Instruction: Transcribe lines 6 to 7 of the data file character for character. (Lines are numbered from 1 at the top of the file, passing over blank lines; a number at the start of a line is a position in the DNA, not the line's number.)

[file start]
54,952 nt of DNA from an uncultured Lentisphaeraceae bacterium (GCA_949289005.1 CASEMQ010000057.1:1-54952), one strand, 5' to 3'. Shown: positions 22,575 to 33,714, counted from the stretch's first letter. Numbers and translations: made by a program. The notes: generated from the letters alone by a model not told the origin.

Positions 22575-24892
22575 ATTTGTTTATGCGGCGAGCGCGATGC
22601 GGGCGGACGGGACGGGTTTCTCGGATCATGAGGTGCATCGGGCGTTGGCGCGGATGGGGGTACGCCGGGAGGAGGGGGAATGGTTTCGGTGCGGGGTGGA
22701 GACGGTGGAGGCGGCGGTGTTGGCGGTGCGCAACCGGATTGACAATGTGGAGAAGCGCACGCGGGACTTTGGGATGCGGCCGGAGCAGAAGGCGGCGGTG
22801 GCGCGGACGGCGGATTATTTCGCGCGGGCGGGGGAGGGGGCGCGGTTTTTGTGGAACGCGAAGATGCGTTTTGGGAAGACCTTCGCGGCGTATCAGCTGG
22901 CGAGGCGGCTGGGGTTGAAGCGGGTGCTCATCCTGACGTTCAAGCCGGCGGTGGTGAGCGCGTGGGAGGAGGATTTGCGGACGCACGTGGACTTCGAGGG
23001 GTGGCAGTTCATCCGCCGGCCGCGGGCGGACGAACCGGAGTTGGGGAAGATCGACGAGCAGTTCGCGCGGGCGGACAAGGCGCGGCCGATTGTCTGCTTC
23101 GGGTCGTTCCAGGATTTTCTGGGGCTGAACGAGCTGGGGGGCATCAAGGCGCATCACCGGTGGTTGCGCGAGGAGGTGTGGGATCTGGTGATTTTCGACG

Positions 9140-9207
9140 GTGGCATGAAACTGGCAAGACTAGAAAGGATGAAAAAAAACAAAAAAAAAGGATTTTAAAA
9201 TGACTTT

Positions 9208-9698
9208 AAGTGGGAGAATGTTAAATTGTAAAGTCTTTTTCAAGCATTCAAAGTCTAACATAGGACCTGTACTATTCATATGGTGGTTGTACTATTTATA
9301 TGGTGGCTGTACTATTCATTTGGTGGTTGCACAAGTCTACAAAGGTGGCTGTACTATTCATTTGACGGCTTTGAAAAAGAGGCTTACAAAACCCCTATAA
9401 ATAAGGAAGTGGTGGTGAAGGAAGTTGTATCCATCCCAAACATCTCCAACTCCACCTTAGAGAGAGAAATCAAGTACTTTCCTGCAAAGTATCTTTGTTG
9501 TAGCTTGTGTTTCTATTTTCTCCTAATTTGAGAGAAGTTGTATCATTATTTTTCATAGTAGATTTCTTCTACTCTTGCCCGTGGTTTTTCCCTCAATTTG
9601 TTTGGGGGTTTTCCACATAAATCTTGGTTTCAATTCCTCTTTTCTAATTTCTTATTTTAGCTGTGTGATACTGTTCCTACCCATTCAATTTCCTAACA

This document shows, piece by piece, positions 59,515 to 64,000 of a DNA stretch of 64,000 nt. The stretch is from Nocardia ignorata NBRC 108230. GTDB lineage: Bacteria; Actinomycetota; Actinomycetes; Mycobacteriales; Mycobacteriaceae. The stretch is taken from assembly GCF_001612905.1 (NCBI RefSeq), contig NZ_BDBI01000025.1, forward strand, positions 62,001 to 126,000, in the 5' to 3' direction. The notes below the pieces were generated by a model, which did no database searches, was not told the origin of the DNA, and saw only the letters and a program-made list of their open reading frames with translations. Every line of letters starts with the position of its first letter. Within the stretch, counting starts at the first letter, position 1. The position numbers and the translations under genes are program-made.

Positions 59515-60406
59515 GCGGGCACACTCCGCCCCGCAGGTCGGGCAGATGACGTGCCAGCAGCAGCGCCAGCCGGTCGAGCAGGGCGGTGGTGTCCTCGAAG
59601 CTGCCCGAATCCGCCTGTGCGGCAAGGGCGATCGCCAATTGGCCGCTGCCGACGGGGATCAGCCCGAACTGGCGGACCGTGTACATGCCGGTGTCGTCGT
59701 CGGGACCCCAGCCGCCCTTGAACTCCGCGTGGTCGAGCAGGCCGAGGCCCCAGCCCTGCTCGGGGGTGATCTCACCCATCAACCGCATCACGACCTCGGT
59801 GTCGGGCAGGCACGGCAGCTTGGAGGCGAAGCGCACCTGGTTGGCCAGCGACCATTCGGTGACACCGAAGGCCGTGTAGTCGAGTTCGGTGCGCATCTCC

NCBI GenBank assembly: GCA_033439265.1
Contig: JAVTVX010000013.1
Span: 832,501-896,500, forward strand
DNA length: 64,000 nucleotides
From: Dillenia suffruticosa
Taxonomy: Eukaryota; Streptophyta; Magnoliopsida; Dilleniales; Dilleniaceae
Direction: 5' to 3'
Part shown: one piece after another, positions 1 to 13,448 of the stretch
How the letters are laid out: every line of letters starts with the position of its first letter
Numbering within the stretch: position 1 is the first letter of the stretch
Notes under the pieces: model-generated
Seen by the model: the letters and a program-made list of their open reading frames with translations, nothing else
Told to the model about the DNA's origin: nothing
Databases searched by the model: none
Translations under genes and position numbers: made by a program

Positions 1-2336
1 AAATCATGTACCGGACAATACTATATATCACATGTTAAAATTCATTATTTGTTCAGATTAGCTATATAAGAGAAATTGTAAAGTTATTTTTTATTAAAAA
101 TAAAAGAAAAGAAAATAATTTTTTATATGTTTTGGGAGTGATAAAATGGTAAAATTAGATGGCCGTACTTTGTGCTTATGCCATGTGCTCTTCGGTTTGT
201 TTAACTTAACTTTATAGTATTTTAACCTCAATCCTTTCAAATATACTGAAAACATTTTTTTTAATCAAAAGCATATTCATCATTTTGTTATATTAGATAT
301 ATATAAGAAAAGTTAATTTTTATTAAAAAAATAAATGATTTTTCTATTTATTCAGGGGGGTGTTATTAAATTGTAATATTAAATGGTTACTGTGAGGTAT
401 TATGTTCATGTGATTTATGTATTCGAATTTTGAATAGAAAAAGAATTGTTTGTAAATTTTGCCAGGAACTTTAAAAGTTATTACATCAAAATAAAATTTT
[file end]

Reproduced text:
22801 GCGCGGACGGCGGATTATTTCGCGCGGGCGGGGGAGGGGGCGCGGTTTTTGTGGAACGCGAAGATGCGTTTTGGGAAGACCTTCGCGGCGTATCAGCTGG
22901 CGAGGCGGCTGGGGTTGAAGCGGGTGCTCATCCTGACGTTCAAGCCGGCGGTGGTGAGCGCGTGGGAGGAGGATTTGCGGACGCACGTGGACTTCGAGGG